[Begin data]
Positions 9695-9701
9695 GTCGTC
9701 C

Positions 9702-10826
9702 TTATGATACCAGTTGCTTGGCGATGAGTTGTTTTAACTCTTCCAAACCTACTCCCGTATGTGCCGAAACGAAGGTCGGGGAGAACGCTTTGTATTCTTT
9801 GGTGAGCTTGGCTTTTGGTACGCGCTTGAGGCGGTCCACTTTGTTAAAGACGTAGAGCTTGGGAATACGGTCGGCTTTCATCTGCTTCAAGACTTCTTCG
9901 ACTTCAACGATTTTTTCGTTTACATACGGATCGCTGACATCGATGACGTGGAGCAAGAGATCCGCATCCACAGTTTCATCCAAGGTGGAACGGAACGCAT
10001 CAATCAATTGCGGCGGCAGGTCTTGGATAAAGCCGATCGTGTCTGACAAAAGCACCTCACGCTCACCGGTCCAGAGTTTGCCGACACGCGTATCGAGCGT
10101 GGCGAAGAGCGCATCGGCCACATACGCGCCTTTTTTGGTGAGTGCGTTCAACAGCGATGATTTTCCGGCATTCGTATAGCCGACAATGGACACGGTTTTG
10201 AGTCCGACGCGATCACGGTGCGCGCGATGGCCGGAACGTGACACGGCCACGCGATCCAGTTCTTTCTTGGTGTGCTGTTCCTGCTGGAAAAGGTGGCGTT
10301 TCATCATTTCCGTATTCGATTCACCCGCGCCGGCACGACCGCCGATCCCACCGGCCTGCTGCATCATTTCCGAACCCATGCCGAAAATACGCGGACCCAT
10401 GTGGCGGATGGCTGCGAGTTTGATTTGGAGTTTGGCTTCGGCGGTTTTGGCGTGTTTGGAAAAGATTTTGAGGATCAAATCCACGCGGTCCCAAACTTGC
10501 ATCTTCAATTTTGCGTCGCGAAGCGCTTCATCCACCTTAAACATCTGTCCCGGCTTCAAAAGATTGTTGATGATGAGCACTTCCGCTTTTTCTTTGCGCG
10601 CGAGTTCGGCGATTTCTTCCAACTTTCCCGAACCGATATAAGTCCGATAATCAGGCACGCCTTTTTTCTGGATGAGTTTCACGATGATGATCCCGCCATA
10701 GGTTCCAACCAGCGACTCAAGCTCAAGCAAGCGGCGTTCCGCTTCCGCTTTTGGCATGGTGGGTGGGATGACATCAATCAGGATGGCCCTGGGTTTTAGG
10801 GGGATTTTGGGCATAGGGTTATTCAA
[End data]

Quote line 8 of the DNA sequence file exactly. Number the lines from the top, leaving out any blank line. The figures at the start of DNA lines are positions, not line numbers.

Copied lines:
10001 CAATCAATTGCGGCGGCAGGTCTTGGATAAAGCCGATCGTGTCTGACAAAAGCACCTCACGCTCACCGGTCCAGAGTTTGCCGACACGCGTATCGAGCGT